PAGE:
Sunday, 16 May 2010

The rhubarb....

...has gone totally bonkers!  This year for the first time I forced my strongest plants, and they've been great, growing tall and very tender under a big black compost bin.  I pulled loads today and didn't even make a dent, plenty enough for us and spare to give to my neighbours.  Yum, yum!  I'm going to let it out now and have a bit of sunshine and get it's strength back.  Next year I'll definately be forcing the other half of my rhubarb patch while this year's star can recoup for a couple of years.  Now what to cook...?

So, today the weather at the plot was lovely, warm, but breezy.  I sowed two more types of peas, Lincoln and Kelvedon Wonder in my pea bed and another Rondo in the bean bed along with a few seeds of french bean Kinghorn Wax in front of the row.  Hubby earthed up the spuds again (even more frost bitten, though it doesn't seem to be stopping them growing up and out of the earth mounds - tough little things). 

The peas I sowed a few weeks ago have popped up nicely...along with a fair few volunteer spuds too! Mostly Pink Firs from last year's crop which had so many little 'uns that it was almost impossible to get them all.  I had about half a row in the potato bed that didn't have spuds in (I run out). So, I popped a few of the strongest spuds along with a good clump of earth in there.  They've a 50:50 chance and as they were lovely Pink Firs (which I didn't buy this year) I've risked it. 

The fruit is starting to plump up now.  My badly neglected, newly moved cherry tree has it's first ever bunch of cherries which I can't wait to munch.  I plan to eat them straight off the tree as this is pretty much all there is :o).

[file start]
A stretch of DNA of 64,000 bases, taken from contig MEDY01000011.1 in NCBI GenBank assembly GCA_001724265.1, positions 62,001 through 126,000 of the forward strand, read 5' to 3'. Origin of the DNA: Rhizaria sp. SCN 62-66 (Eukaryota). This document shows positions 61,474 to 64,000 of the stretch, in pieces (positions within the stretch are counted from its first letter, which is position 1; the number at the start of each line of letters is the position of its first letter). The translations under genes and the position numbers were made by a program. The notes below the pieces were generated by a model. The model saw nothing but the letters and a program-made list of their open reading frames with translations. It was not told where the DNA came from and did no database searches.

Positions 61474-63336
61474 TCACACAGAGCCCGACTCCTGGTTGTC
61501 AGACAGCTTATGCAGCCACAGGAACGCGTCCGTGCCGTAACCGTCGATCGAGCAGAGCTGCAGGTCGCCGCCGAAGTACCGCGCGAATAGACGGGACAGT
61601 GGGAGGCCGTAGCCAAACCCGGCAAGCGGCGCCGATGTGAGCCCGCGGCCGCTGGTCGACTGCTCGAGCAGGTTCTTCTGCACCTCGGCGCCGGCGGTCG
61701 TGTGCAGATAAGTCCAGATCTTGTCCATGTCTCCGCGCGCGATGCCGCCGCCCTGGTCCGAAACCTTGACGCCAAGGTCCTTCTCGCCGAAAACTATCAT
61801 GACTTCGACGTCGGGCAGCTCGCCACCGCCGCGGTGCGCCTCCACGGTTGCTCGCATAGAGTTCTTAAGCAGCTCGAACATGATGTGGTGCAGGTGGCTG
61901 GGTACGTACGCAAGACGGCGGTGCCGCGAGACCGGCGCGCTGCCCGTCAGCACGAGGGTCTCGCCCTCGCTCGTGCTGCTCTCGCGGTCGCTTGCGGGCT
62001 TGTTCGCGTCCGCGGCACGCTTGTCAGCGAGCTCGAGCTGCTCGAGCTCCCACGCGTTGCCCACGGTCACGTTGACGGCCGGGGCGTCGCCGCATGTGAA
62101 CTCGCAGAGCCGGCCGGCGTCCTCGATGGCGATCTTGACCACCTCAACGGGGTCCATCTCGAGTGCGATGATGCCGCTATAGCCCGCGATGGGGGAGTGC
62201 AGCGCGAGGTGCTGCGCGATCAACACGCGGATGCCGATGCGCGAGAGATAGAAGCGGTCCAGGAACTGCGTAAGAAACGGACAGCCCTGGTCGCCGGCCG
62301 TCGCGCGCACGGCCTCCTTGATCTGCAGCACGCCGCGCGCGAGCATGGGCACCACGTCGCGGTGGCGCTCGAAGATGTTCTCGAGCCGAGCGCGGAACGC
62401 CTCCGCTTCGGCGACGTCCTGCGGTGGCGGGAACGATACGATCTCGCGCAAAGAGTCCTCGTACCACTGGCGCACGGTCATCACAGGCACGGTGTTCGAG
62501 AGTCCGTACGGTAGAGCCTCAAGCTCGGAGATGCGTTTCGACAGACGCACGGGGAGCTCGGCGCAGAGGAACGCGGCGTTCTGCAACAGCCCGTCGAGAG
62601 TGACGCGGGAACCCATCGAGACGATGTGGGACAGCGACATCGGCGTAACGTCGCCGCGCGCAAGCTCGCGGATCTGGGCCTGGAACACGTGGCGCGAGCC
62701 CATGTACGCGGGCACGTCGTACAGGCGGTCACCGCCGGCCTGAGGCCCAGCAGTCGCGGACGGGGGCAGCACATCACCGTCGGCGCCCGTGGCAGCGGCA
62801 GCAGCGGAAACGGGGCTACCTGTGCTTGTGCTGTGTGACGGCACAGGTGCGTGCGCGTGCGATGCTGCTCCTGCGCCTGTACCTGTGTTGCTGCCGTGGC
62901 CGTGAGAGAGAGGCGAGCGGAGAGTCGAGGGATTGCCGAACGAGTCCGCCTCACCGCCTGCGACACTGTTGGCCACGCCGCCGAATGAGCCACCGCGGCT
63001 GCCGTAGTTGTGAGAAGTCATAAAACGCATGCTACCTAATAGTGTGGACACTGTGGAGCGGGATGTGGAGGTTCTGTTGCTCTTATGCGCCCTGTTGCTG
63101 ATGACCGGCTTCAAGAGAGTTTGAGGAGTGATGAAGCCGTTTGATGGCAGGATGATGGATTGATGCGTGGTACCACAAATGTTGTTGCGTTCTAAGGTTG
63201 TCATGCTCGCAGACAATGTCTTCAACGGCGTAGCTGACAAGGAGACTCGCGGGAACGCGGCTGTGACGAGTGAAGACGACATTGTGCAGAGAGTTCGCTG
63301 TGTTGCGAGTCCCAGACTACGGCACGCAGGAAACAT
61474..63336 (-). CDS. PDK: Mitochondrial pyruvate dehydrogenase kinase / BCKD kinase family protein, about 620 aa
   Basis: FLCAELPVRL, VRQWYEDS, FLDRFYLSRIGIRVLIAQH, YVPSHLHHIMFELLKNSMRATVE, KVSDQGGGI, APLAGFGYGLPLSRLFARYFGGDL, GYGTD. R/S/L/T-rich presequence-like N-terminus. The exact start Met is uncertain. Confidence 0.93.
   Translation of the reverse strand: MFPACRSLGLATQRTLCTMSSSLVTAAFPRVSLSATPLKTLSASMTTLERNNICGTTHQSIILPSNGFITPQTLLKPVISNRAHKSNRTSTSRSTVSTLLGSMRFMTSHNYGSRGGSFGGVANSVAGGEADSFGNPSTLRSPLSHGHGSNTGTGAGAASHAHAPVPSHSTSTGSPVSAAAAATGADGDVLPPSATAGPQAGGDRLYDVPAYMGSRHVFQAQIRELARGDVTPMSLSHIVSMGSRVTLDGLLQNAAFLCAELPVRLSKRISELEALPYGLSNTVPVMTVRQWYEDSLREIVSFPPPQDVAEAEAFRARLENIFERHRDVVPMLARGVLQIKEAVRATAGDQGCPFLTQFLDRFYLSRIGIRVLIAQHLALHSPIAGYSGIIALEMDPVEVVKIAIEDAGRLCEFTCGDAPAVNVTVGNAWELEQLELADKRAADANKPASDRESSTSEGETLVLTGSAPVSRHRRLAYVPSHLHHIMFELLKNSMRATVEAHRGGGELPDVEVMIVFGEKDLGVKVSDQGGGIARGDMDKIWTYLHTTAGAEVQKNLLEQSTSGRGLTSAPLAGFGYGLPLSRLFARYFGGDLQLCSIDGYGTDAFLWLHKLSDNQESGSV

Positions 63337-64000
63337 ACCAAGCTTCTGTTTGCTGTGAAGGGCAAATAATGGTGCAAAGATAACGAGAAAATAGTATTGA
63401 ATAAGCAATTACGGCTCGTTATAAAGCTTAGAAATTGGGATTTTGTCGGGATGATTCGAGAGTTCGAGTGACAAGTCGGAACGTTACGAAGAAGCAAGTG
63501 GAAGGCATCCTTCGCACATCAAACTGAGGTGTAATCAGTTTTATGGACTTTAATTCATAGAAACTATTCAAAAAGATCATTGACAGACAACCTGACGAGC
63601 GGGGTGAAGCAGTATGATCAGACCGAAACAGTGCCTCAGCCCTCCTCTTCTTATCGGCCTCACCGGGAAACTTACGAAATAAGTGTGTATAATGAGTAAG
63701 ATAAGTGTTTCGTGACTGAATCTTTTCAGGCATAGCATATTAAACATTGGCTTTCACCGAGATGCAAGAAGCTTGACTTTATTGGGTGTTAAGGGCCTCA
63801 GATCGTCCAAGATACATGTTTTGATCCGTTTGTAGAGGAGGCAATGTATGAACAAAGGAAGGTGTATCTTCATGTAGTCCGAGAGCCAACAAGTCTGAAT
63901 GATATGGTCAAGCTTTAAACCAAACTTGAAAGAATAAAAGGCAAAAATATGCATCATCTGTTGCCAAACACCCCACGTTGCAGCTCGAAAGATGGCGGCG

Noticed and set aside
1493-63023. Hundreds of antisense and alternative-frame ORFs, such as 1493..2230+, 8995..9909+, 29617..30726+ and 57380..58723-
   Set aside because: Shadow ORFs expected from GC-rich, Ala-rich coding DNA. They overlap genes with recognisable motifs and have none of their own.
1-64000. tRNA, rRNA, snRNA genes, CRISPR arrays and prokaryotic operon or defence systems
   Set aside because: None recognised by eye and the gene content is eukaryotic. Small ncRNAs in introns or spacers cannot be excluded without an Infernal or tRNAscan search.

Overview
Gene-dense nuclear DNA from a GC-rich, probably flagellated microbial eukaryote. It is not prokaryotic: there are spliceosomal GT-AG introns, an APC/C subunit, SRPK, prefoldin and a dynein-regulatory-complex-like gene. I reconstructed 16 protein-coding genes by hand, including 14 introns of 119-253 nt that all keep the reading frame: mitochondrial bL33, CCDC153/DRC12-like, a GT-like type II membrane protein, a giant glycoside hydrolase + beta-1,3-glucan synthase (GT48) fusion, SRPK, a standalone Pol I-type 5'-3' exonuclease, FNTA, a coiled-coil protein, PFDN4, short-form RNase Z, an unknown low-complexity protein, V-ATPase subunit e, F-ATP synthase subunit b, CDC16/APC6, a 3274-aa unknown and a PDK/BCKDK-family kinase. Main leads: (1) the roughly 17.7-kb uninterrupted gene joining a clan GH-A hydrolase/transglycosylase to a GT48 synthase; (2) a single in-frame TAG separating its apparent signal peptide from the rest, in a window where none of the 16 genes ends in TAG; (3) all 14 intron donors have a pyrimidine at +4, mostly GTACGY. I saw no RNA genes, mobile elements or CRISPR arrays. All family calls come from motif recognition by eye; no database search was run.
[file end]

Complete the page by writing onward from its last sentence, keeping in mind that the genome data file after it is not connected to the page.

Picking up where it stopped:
Gooseberries and jostaberries are looking good. As are the currants.  They are absolutely dripping in berries yippee!  I did notice a bit of leaf curl on a few of the leaves though and these aphids tucked up snug and dry underneath.  I don't want to spray so I'll need to get the girlie on a ladybird hunt - or start squishing - yuk!


  1. Lovely pictures, Your goosegogs look a few weeks ahead of mine. I do the Gooseberry and Elderflower fool from Hugh Fearnley Whittingstall's book. It's converted my wife to gooseberries!

  2. Thanks, I'll have a look. We've elderflowers growing around the boundary of the plot so I've plenty to use.

    I grow gooseberries because they remind me of my grandad, though I've not really found anything like to make with them yet - apart from jam.

    Any ideas for Rhubarb :) ?

  3. Actually just found Rhubarb Fool in H.F-W's Family Cookbook too so will have to give that a go as well.

  4. CORRRRR! I love rhubarb. You patch is looking awesome.



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